Black deaths in custody reveal Australian racism

Brisbane:The recent report handed down by the Queensland deputy coroner, Christine Clements, found that Palm Islander, Mulrinji, not only died in police custody on November 19 2004, but also that he died at the hands of the arresting officer.

The coroner’s report is unequivocal on this point: Senior Sergeant Chris Hurley caused Munrunjiâ┚¬Ëœs death. But in Queensland , under the Beattie Labor government, there is one rule for coppers and another for the rest of the population — especially Murris (Queensland Aborigines). Straight after Murrinji’s death on Palm — Hurley was promoted and transferred to a plum posting on the Gold Coast and for the past two years has continued to work as a police officer.

Clement’s report not only accuses Hurley of killing Munjunji but also reveals that members of the Queensland police force conspired to cover up Hurley’s role. The report also found that at the Palm Island watch house there was no attempt to comply to the protocols recommended by the 1991 Royal Commission into Aboriginal Deaths in Custody.

While Queensland Murris expect justice and Murunji’s family some closure, Hurley was not relieved of his policing duties at any time during the period since Murunji’s death. Because of the massive outcry over this, even coming from within the Beattie government, Hurley’s lawyers asked that their client be stood down two days before a recent protest march on state parlaiment.

The coroner’s report has now gone before the Director of Public Prosecutions who can recommend any charges that may flow from the its findings.

But the position of Queensland Murris’ is unequivocal: Hurley must be sacked and charged. Any other police officer who played any role in the death of Mulrunjie must also be suspended and charged. The state government must implement all the 40 recommendations handed down by the state coroner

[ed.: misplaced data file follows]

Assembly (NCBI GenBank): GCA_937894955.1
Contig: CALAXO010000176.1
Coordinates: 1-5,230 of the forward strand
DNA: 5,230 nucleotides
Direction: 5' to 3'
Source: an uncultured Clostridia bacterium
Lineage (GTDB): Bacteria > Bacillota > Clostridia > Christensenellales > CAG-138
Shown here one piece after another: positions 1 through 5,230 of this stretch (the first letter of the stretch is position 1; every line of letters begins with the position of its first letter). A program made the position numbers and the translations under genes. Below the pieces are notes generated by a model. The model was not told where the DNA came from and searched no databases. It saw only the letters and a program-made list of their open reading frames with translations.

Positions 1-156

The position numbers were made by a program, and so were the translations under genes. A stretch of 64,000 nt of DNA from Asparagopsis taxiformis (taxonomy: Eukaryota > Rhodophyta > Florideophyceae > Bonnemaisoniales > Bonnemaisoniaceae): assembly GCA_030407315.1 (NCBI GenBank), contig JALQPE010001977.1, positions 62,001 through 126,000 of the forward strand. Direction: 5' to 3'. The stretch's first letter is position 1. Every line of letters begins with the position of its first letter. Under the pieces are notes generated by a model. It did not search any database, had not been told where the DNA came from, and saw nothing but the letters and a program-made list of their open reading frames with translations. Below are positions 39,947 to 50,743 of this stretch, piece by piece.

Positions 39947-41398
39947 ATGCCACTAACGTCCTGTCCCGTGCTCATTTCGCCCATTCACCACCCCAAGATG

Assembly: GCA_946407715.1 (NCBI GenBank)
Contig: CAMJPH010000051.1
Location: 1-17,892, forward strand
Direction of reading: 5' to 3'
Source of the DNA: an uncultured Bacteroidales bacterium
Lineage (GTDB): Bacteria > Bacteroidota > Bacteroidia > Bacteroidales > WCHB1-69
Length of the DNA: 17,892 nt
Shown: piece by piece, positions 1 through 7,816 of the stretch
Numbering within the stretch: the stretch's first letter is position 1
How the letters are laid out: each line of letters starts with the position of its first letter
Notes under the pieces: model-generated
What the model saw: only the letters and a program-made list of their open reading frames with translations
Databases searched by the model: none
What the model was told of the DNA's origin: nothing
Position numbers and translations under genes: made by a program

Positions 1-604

Queensland premier, Peter Beattie, has preached the mantra of due process in this case and the state has stood by its man in blue unconditionally and ignored all demands made over the past two years that the officer should be stood down. This stonewalling and racist approach has also been followed in the Beattie government’s recent decision to dismantle the Department of Aboriginal & Torres Strait Islander Policy and its refusal to entertain further negotiations on Stolen Wages.

As Indigenous Australians approach the fortieth anniversary of the 1967 referendum — which removed constitutional discrimination against Aboriginal people — it should be noted that that referendum saw the highest YES vote ever recorded in a Federal referendum, with 90.77 per cent voting for change. But forty years on, how does the Queensland government mark this pending anniversary?

The demands of Queensland Murris warrants support. There also needs to be a nationally coordinated campaign that aggressively addresses the massive problems facing indigenous communities– such as on Palm Island — in regard to unemployment, housing, health, education and living standards. There also needs to be a national focus on the 40 recommendations that have been handed down by the state coroner in the Mulrunji case. Programs like Brisbane’s MurriWatch –a cell visitor program covering all city watch houses and run by the Indigenous community — needs to be generalised nationally. Otherwise, while Indigenous communities are being ruled and terrorised by racist cops, more Aborigines will continue to die in police custody.